This is the letter that Julia’s husband wrote that will be sent to the CEO, the Chairman of the Board of Trustees, and the Dean/Vice President for medical Affairs at RIC and it’s affiliated medical school at Northwestern.
I am writing to you as a clinical physician, a physician-administrator, and most importantly as the husband of a patient. This letter is a formal complaint against one of your physicians, Richard Harvey, MD, who behaved in a manner that was harmful to a patient, my wife Julia, and to your reputation as the leading rehabilitation hospital in the United States. His recommendations over the phone were superficial, uncaring, based on incomplete information, were psychologically damaging, and not at all what is expected of a medical director of Stroke Rehabilitation at a major center. Whether intended or not, the effect of his words were to tell my wife, “You will not get better, we can’t help you, find a way to enjoy what you still have in life, which I am sure is wonderful”.
Eighteen months ago my wife Julia had a right basal ganglia hemorrhagic stroke due to a cavernous malformation, leaving her with significant left hemiparesis and sensory deficit, but intact cognitive and language abilities. She has made improvement in her walking ability, not using either a leg brace or a wheelchair as of six months post-stroke, and is no longer using a cane at home. She cares for herself alone at home while I am at work. Unfortunately, her arm recovery has lagged her leg, so she is still unable to work or take care of our home, which she loved doing. For this reason we were considering coming to Chicago from New York City, where we live, for an evaluation and initial therapy to see if an intensive full-day outpatient course of therapy at RIC might be beneficial. Toward that end we called Dr. Harvey last week.
I understand, as should Dr. Harvey, that by its nature, a phone consultation is a challenge, preliminary by definition. When I called him I briefly outlined Julia’s history, similar to that stated above. I then brought Julia onto the phone for a three-way conversation. What most upset both Julia and me were two issues: 1) once Dr. Harvey became aware that Julia had seen Joel Stein, MD, a stroke physiatrist and chairman at Columbia Presbyterian New York, he took a step back, deferring to a close colleague’s assessment as reported by us without even speaking with that colleague himself, saying that he and RIC would have nothing more to offer than Dr. Stein and his institution, and 2) a clear underlying message that Julia has essentially no chance of regaining hand function, neither wrist nor finger extension, so she should stop spending most of her day doing rehabilitation at home, and essentially, “get a life”. His presumptuous and culturally insensitive words were, “You have a great life”, just learn to accept your (fixed) limitations. Julia could see where he was headed, and attempted to stop him, saying, “Please don’t go there”, but he plowed straight ahead anyway, saying what he apparently thinks he needs to say to all or most patients regardless of their values.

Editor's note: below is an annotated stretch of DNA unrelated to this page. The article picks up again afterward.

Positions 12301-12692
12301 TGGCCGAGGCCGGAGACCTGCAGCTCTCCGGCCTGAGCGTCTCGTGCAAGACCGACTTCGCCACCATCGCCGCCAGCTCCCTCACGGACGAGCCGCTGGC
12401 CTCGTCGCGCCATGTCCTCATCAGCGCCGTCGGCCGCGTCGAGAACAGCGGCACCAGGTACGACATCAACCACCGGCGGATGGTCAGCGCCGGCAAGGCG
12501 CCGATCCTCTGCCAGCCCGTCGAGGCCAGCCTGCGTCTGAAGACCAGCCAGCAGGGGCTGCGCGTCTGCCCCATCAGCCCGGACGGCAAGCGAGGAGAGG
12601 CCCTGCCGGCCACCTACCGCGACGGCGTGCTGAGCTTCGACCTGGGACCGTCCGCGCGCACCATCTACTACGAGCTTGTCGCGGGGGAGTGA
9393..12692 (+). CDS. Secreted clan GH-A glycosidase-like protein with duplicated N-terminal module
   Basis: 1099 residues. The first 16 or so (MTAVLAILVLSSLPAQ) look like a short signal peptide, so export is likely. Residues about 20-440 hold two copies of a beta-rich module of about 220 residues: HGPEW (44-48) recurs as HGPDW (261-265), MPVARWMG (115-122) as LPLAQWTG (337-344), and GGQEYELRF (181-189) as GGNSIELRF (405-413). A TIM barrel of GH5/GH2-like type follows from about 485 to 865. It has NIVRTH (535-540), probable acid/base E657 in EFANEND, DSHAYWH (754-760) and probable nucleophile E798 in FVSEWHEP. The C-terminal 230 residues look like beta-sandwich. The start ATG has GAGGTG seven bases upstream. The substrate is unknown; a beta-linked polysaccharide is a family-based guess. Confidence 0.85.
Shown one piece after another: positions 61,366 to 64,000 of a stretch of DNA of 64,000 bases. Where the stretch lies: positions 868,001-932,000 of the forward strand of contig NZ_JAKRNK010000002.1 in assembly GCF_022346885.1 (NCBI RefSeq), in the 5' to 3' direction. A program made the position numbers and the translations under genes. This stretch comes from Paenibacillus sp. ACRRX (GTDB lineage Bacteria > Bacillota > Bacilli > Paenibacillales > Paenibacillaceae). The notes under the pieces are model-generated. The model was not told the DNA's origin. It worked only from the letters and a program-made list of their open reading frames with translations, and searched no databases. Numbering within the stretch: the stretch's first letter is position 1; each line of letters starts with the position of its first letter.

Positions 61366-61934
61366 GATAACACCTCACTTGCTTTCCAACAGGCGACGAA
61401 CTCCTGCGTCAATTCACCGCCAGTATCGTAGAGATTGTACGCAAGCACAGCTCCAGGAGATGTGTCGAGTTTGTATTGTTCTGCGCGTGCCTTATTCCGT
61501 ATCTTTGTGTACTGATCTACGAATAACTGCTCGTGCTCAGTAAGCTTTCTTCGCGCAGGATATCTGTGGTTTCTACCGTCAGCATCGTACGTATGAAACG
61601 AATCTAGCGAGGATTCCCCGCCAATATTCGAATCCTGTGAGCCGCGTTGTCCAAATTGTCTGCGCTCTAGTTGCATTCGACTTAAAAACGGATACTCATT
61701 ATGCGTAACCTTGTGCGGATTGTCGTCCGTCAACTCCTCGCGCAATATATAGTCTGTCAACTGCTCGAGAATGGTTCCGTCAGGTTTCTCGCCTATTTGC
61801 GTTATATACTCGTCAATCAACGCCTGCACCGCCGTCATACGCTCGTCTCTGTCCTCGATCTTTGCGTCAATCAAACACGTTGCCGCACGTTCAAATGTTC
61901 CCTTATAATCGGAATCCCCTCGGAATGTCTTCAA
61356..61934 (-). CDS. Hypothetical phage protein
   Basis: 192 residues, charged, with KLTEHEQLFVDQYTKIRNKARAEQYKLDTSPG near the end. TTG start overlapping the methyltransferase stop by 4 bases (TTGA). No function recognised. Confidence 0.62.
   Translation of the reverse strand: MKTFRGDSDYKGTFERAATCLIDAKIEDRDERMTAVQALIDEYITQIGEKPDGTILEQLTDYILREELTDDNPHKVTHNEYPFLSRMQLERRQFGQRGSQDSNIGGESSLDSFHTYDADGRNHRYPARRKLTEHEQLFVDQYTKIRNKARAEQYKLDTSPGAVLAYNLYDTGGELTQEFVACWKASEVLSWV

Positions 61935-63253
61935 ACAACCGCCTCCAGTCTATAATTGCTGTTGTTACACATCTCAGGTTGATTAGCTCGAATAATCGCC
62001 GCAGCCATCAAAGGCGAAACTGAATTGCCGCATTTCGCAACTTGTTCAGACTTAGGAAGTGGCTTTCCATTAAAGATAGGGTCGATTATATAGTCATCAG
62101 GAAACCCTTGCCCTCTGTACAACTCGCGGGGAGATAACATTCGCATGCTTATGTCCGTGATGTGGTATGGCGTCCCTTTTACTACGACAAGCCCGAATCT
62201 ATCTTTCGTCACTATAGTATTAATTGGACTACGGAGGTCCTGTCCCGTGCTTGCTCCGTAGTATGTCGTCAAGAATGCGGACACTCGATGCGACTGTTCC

My Harvard-educated physician and award-winning graphic designer wife did not get where she is in life by being complacent and compliant. She works harder than anybody I know and is uncompromising in her standards. She wants to get everything or almost everything back in terms of left arm and leg function, and has worked and will continue to work ceaselessly at it. I thought that’s what the rehabilitation field’s ethos was – to understand each individual patient’s values and goals, and to work creatively and tirelessly to help her achieve them. And that’s why we called what we thought was the No.1 rehabilitation center. Instead, Dr. Harvey’s words were tone-deaf and harmful. He spoke insensitively to someone teetering on the edge of despair, and pushed her right over the cliff. And I have had to spend the last week helping her crawl back to solid ground.
I was taught that the physician’s art and skill lie in asking the right questions, but Dr. Harvey didn’t even ask us any follow-up questions about Julia’s hand function, which is actually not as black-and-white as he assumed. A physician must also have both the humility and the patience to reach his own conclusions, not blindly accepting others’ assessments, as Dr. Harvey did as soon as he heard our report of his friend Dr. Stein’s assessment, which was from well over half a year ago. He also seemed to adhere to the overly simplistic and reductionist formulation of 3 month/6 month/12 month benchmarks for stroke recovery and prognosis. Finally, it seemed that his interest in Julia ended when it was clear that she didn’t fit into his research protocols for transcranial stimulation.
In summary, we found Dr. Harvey’s approach to Julia’s request for help to be lacking the professionalism, compassion, and respect that should be standard at an institution of RIC’s caliber. Was that too much to ask of Dr. Harvey or RIC?